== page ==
Quiet bacterial overgrowth in your gut with turnip greens, known to have antifungal, anticancer, and antibacterial properties. Pair these greens with enzyme-rich fruits (i.e. papaya and pineapple) to break down the complex carbs and ease stress on your digestive system.3,4,7,8,9
Turnip greens have a mild flavor and light color so you might be surprised to learn they’re the most nutrient-dense greens you could choose for your smoothie blending. Pairing these complex carbs with an enzyme-rich fruit like papaya or pineapple is one of the nicest things you could do for your troubled tract. These fruits contain proteolytic digestive enzymes, meaning they’re really great at breaking down protein-rich greens, easing the strain on your system.
Chia Seeds are all the rage, especially when it comes to digestive health. If you’re not already building green smoothies with this fiber-rich superfood, this is a perfect place to start. Tossing in a tablespoon of chia seeds to your smoothie is one of the most functional ways to kickstart the healing of your gut. When chia is combined with liquid, the seeds expand and act like sticky little sponges that grab onto surrounding foods, helping to cleanse the bowel on the way down. They also help us feel full, longer.1,2,5
How you drink your smoothie can impact your digestive health just as much as what you drink in your smoothie. Sip slowly and try your best to mimic chewing before swallowing. This will wake up your carb-digesting (amylase) enzymes located in the salivary glands. The chia seeds and okra are great add-ins that will thicken the texture of your smoothie, reminding you to chew.
We were pleasantly surprised by how easy it was to slice open the young coconut. The difference in the taste of fresh vs. bottled is significant so try it at least once!
You can find organic, young, and green coconuts in most Asian markets and health stores. Cutting into a Young Thai Coconut not only provides you with a feeling of empowerment, but it offers a higher nutritional value than a conventional heat treated coconut water (found in bottles or cans at most grocery stores).6 Plus, you can scoop out the coconut meat and throw it into your smoothie for a boost of healthy fats (MCTs).
You’ve probably seen Harmless Harvest at Target or Whole Foods! Sometimes it turns pink due to the antioxidants interacting with light.
Cracking open a green coconut not your jam? You can achieve a similar taste and nutritional quality by choosing a raw or minimally processed coconut water. If you are picking up bottled coconut water, look for organic brands that source from young green coconuts and avoid preservatives.
This is smoothie will knock your socks off because it takes terrific and won’t bloat you into the next size of jeans. It contains the right mix of fruits, veggies, and know-how to start your journey into “eat-whatever-the-heck-I-want” land.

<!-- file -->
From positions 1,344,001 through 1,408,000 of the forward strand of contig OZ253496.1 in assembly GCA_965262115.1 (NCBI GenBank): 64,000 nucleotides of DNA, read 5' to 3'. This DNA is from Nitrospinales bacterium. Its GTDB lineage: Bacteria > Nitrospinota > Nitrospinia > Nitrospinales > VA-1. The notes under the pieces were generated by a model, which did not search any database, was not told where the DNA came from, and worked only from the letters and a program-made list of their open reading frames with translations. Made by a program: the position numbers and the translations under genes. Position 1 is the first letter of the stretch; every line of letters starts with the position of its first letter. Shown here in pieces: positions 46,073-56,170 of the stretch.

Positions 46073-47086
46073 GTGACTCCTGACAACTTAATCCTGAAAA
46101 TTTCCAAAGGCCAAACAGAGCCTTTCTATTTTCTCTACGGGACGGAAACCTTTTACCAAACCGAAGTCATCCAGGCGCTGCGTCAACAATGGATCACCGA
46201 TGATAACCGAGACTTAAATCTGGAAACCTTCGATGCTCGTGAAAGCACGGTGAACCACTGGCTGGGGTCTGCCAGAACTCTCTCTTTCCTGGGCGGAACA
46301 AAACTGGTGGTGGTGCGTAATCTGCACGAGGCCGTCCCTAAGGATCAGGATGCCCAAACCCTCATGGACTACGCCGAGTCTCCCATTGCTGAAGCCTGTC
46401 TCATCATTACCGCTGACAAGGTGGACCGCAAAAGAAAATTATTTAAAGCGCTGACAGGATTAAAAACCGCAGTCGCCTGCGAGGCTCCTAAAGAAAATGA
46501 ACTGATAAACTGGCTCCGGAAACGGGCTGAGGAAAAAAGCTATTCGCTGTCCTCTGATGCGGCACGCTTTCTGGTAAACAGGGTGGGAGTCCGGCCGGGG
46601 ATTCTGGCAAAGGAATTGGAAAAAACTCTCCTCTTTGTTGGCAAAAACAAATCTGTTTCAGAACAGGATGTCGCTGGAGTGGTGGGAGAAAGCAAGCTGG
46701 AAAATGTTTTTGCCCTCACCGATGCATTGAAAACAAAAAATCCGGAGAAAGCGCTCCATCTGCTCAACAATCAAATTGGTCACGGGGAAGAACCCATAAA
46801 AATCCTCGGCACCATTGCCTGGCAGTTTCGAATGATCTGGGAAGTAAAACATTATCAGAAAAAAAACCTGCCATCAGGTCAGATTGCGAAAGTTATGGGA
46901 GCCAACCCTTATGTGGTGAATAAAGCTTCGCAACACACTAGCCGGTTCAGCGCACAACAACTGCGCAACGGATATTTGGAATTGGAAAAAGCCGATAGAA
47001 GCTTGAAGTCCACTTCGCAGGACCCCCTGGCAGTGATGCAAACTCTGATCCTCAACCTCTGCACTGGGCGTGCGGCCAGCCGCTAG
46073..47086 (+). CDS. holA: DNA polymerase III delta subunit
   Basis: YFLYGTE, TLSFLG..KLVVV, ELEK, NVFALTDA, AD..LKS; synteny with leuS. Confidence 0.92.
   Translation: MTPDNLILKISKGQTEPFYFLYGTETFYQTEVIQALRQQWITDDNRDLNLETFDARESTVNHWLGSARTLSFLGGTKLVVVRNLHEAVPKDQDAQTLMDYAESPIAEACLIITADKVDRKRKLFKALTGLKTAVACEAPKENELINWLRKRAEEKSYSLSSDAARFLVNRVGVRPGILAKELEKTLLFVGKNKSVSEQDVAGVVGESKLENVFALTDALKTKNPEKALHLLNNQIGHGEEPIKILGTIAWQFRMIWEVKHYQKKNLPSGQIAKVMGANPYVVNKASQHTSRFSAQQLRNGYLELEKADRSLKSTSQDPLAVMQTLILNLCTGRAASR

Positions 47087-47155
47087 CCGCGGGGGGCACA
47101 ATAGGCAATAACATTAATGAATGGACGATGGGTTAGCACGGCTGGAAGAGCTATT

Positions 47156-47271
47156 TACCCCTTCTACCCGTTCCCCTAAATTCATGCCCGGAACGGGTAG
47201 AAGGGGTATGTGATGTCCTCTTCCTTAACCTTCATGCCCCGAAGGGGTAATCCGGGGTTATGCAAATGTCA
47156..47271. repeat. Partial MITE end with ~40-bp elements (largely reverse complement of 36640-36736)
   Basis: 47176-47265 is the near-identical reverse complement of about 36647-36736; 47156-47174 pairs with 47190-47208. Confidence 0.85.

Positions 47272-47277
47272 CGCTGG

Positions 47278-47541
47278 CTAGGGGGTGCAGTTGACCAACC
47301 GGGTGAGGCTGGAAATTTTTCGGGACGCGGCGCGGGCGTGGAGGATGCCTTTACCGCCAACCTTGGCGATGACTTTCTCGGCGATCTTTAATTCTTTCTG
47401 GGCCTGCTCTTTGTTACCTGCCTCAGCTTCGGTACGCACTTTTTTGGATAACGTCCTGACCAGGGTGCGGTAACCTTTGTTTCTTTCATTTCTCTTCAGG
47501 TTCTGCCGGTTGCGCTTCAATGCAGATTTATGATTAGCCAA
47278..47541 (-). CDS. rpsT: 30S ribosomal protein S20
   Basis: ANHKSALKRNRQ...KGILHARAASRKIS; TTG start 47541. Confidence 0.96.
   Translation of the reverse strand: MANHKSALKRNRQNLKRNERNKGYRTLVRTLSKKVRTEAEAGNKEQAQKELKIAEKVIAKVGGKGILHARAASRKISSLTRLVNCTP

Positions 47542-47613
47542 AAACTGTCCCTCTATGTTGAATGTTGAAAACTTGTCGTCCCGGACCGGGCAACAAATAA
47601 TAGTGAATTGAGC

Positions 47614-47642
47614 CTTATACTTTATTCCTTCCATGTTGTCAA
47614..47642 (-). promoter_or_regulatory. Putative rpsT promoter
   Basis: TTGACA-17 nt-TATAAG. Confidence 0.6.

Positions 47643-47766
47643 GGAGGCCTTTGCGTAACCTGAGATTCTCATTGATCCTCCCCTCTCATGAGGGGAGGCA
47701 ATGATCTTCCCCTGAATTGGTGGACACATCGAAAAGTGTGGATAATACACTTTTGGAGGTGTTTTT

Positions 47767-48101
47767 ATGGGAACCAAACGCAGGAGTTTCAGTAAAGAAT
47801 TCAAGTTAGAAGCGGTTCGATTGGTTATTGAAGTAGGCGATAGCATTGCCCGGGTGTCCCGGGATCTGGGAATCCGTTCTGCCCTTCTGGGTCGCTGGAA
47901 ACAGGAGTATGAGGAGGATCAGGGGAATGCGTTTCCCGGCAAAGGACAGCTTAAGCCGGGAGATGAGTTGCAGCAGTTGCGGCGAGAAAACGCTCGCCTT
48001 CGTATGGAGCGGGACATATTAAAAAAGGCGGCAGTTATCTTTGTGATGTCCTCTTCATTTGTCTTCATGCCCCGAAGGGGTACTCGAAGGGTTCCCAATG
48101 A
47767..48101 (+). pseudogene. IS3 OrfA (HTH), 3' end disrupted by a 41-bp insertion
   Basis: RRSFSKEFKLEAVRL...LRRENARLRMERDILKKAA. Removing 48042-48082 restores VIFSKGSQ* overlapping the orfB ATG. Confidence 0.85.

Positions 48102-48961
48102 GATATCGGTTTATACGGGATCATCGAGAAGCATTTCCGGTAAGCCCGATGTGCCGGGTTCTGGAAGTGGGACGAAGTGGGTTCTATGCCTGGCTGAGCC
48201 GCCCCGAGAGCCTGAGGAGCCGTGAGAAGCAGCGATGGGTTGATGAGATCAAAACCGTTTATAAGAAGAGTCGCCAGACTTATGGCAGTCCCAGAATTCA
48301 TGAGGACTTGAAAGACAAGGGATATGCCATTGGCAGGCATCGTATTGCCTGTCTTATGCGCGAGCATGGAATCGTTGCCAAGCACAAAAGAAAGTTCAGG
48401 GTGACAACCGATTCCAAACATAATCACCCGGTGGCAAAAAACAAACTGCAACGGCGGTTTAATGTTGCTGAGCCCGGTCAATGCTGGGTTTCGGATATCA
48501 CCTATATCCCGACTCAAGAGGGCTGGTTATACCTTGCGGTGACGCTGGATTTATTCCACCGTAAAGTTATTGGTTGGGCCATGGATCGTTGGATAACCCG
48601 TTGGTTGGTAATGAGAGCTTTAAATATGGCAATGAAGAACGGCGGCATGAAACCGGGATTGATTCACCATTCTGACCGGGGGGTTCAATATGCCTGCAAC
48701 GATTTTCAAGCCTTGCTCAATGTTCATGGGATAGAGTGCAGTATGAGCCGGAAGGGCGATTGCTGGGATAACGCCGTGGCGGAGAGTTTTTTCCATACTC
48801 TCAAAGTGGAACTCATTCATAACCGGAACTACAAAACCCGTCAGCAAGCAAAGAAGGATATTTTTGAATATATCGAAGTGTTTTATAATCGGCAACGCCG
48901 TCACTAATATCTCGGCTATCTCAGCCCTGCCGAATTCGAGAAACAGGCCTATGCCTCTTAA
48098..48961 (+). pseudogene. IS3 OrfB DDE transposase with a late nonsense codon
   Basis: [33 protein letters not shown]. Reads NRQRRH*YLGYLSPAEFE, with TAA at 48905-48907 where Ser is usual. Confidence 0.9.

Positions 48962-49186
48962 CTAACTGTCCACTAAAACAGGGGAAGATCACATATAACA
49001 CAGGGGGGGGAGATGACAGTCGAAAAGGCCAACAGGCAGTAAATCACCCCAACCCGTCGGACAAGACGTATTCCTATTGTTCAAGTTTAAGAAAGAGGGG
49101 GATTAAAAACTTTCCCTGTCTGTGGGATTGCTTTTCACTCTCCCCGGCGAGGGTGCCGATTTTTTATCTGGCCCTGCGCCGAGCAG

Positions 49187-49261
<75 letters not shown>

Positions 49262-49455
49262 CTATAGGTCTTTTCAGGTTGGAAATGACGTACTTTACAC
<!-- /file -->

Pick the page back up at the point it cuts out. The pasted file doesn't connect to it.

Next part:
Track how well your digestive plan is working using the Progress Survey.
1) Martínez-Cruz O, Paredes-López O. Phytochemical profile and nutraceutical potential of chia seeds (Salvia hispanica L.) by ultra high performance liquid chromatography. J Chromatogr A. 2014 Jun 13;1346:43-8.
2) Vuksan V, Jenkins AL, Dias AG, Lee AS, Jovanovski E, Rogovik AL, Hanna A. Reduction in postprandial glucose excursion and prolongation of satiety: possible explanation of the long-term effects of whole grain Salba (Salvia Hispanica L.). Eur J Clin Nutr. 2010 Apr;64(4):436-8.
3) Vuksan V, Whitham D, Sievenpiper JL, Jenkins AL, Rogovik AL, Bazinet RP, Vidgen E, Hanna A. Supplementation of conventional therapy with the novel grain Salba (Salvia hispanica L.) improves major and emerging cardiovascular risk factors in type 2 diabetes: results of a randomized controlled trial. Diabetes Care. 2007 Nov;30(11):2804-10.
4)Banerjee S, Wang Z, Kong D, et al. 3,3′-Diindolylmethane enhances chemosensitivity of multiple chemotherapeutic agents in pancreatic cancer. 3,3′-Diindolylmethane enhances chemosensitivity of multiple chemotherapeutic agents in pancreatic cancer. 2009.
5) Bhattacharya A, Tang L, Li Y, et al. Inhibition of bladder cancer development by allyl isothiocyanate. Carcinogenesis. 2010 Feb;31(2):281-6. 2010.
6) Kahlon TS, Chapman MH, and Smith GE. In vitro binding of bile acids by okra, beets, asparagus, eggplant, turnips, green beans, carrots, and cauliflower. Food Chemistry, Volume 103, Issue 2, 2007, Pages 676-680.
7) Tordoff MG and Sandell MA. Vegetable Bitterness is Related to Calcium Content. Appetite. 2009 Apr; 52(2): 498—504.
8) Mandel, Abigail L., and Paul A. S. Breslin. “High Endogenous Salivary Amylase Activity Is Associated with Improved Glycemic Homeostasis Following Starch Ingestion in Adults.” The Journal of Nutrition 142.5 (2012): 853–858. PMC.